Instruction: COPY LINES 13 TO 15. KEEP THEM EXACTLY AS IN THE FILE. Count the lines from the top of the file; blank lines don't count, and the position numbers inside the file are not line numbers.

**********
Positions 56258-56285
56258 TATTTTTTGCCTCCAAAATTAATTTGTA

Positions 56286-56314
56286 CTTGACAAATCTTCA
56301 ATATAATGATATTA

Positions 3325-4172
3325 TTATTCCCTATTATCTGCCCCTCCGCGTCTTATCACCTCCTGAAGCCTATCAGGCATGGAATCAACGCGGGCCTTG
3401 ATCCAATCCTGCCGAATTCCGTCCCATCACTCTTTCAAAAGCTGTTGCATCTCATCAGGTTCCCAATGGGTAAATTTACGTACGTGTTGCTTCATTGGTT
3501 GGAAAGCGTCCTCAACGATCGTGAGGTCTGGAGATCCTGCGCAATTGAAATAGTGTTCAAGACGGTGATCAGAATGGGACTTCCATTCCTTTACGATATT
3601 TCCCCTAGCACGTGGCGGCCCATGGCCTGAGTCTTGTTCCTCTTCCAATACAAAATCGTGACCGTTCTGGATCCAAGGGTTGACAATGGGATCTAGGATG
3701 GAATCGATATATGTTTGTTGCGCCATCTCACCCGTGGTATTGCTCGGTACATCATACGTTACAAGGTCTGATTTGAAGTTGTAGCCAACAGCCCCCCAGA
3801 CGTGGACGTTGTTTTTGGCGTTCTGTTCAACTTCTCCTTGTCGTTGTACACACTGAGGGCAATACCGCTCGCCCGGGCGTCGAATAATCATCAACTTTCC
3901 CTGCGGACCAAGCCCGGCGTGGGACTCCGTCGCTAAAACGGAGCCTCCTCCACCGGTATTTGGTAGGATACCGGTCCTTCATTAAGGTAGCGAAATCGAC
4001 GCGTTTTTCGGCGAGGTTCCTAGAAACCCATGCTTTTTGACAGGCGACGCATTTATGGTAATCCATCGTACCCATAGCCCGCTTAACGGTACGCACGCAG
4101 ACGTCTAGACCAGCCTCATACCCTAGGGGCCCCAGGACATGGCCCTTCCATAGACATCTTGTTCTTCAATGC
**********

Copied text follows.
3901 CTGCGGACCAAGCCCGGCGTGGGACTCCGTCGCTAAAACGGAGCCTCCTCCACCGGTATTTGGTAGGATACCGGTCCTTCATTAAGGTAGCGAAATCGAC
4001 GCGTTTTTCGGCGAGGTTCCTAGAAACCCATGCTTTTTGACAGGCGACGCATTTATGGTAATCCATCGTACCCATAGCCCGCTTAACGGTACGCACGCAG
4101 ACGTCTAGACCAGCCTCATACCCTAGGGGCCCCAGGACATGGCCCTTCCATAGACATCTTGTTCTTCAATGC